- Maria Sharapova beats Petra Kvitova to reach French Open final for first time
- Russian will rise to world No. 1 in the new rankings issued next week
- She will be trying to complete a collection of all four grand slam titles
- Sara Errani beats Sam Stosur to give Italy third successive final appearance
Maria Sharapova stands on the brink of tennis history after romping into her first French Open final on Thursday.
The second seed's straight-sets win over Wimbledon champion Petra Kvitova not only ensured she will reclaim the world No. 1 ranking for the first time in four years, but also gave her the chance to become just the 10th female player to complete a career grand slam.
Standing in the Russian's way of emulating the likes of greats such as Steffi Graf, Martina Navratilova, Billie Jean King, Chris Evert and Serena Williams is the 2012 tournament's surprise package, Sara Errani.
Ranked 23rd in the world, Errani continued her dream run by beating 2010 Roland Garros runner-up and reigning U.S. Open champion Sam Stosur in Thursday's opening semifinal.
It means Italy will be represented for the third year in a row, after Francesca Schiavone lifted her first and only grand slam title on the Paris clay in 2010 and then lost to Li Na 12 months ago.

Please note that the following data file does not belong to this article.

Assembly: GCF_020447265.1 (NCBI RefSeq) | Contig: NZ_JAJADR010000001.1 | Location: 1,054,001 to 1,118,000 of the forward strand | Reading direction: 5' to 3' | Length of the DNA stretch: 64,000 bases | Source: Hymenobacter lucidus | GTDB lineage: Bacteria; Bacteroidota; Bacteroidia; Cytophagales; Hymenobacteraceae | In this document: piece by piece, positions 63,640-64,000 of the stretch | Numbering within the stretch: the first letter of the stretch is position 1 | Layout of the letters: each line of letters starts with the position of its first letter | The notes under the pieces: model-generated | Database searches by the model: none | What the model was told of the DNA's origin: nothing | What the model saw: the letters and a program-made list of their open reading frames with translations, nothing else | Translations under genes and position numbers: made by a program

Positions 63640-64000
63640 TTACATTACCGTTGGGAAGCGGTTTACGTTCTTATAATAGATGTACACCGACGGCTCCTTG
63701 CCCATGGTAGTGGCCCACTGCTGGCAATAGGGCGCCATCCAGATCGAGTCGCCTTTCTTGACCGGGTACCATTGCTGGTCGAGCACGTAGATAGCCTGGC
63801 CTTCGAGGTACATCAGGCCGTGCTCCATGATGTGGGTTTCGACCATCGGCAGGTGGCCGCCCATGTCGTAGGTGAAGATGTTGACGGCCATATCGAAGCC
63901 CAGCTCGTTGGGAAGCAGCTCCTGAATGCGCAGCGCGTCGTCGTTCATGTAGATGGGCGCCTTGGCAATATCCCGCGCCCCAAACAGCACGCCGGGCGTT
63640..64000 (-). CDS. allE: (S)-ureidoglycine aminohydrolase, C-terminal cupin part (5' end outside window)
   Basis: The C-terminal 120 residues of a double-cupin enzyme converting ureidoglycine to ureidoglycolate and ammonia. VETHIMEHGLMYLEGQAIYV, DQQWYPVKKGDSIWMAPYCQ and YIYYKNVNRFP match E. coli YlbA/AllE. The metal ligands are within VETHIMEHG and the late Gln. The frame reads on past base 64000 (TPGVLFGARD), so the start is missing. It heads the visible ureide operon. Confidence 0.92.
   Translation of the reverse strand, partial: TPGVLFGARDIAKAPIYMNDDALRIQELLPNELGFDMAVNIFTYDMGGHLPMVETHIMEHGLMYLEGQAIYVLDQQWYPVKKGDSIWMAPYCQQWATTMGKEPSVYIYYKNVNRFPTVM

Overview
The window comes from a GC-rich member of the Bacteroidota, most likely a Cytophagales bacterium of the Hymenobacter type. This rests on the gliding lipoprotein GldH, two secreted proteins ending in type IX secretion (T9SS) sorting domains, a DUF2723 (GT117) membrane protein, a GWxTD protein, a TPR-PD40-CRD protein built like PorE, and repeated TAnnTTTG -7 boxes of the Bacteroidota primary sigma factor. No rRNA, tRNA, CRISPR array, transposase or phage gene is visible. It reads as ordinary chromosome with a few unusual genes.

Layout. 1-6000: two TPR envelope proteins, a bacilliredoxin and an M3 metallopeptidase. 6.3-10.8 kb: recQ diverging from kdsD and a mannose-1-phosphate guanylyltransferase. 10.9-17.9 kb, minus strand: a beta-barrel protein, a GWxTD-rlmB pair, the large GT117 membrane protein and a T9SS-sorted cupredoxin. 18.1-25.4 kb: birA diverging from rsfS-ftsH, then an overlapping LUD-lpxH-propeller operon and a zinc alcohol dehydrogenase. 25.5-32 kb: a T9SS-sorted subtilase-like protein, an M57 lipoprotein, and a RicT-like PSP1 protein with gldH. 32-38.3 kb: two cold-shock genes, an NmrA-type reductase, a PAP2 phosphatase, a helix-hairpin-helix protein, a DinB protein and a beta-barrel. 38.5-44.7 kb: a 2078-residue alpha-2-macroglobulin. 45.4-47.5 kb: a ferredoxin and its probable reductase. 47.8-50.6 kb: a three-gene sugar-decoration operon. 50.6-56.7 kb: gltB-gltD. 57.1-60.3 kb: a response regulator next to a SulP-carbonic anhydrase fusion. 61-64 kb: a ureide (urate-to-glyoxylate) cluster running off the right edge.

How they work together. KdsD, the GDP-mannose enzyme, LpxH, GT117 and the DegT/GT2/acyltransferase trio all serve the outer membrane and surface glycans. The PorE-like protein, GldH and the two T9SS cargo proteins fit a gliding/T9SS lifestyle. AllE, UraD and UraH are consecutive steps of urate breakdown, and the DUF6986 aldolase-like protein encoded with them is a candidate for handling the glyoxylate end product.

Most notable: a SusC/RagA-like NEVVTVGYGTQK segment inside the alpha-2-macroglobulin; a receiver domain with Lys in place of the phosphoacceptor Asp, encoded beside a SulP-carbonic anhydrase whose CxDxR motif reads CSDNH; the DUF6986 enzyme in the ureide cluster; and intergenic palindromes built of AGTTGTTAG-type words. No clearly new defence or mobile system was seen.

Sharapova reached Saturday's title match with a ruthless 6-3 6-3 win over Czech fourth seed Kvitova, going some way to erasing memories of her defeat in last year's Wimbledon final.
The 25-year-old last won a grand slam title at the 2008 Australian Open, before serious shoulder injuries forced her into a long rehab. She made the Paris semis for the second time last year, and has already reached one major final this year.
Defeat to Victoria Azarenka in Melbourne in January cost her the No. 1 ranking, but on Monday she will rise above the Belorussian no matter what happens in her first career clash with Errani.
"It's an amazing feeling to be in my first final. I have been in two semifinals but it was always my dream of getting to the final stage," said Sharapova, who won Wimbledon as a 17-year-old in 2004 and then the U.S. Open in 2006.
"That's pretty special. After my shoulder surgery, my ranking was out of the top 100, but I thought if I could be number one in the world before that then I could do it again."
Errani had lost all five previous meetings with Stosur, but she continued the form that saw her beat world No. 10 Angelique Kerber and former French Open champions Svetlana Kuznetsova and Ana Ivanovic in earlier rounds.
"I didn't think I could do this coming into the tournament. Never. This is just incredible for me," said Errani, who will become only the third woman from Italy to ever rank in the top 10 after Schiavone and Flavia Pennetta.
"The first round here was difficult, this match was difficult, all the matches have been difficult, and I'm very happy how I've played.
"The most important thing for me is I'm just thinking about playing -- I'm just playing my game without thinking of what I'm doing. But I'm not finished."
Sixth seed Stosur had been seeking to become the first Australian woman since Margaret Court in 1973 to win the tournament.
Meanwhile, Mahesh Bhupathi and Sania Mirza won their second grand slam mixed doubles title together after beating Mexico's Santiago Gonzalez and Poland's Klaudia Jans-Ignacik 7-6 (7-3) 6-1 in the final.
The Indian duo also won the Australian Open in 2009, while the 38-year-old Bhupathi is one of the most successful doubles players ever with 12 titles overall.